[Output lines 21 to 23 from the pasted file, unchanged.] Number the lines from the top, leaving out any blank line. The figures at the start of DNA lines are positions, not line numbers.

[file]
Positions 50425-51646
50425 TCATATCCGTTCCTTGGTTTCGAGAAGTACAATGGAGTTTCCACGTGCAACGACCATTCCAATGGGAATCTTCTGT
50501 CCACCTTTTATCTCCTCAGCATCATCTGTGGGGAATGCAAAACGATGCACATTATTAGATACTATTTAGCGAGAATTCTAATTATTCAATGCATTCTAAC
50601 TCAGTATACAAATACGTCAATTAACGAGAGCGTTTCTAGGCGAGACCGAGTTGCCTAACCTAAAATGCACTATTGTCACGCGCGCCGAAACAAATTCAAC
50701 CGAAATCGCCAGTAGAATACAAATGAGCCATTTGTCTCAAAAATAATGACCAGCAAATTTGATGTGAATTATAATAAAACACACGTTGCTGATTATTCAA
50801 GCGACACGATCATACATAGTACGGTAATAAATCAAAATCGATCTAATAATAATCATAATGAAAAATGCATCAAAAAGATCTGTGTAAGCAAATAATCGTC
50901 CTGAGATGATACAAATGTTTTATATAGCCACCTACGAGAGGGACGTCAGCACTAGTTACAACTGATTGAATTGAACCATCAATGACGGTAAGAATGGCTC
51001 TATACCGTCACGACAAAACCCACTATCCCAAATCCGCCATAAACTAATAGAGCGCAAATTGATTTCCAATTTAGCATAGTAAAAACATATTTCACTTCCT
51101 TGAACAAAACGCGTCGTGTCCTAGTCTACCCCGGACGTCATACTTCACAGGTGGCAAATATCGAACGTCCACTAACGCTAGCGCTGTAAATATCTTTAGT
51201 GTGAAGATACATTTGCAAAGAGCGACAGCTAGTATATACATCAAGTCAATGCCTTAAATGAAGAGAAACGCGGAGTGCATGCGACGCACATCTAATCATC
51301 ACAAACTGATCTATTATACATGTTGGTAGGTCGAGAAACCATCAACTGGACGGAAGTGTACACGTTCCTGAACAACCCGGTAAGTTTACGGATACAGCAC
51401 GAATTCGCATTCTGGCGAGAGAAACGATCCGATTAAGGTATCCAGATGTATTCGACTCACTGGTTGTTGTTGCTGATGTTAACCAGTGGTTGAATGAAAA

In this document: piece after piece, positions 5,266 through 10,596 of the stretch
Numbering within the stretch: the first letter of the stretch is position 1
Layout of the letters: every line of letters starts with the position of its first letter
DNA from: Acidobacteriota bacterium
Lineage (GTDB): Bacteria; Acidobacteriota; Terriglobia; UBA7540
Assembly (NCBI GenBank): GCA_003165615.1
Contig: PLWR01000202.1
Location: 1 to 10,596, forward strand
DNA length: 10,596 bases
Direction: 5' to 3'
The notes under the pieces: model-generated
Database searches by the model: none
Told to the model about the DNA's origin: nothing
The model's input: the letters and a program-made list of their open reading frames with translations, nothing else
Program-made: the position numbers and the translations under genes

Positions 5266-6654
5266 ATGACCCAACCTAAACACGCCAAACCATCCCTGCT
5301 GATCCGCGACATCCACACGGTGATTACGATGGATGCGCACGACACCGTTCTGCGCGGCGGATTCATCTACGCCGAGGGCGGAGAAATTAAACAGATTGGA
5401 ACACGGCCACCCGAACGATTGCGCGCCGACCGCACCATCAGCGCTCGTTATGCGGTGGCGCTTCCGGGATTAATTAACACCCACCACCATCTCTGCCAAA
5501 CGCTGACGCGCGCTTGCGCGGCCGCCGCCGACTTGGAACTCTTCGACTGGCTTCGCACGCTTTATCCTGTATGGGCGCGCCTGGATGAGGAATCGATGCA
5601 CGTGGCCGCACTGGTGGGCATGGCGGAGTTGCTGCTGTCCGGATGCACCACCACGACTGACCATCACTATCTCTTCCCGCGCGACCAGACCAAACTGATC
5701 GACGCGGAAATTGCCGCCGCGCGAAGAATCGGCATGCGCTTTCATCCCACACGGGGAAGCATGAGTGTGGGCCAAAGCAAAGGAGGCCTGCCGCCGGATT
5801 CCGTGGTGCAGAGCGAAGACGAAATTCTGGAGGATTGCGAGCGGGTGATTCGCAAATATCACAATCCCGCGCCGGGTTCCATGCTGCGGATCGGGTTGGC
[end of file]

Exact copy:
DNA length: 10,596 bases
Direction: 5' to 3'
The notes under the pieces: model-generated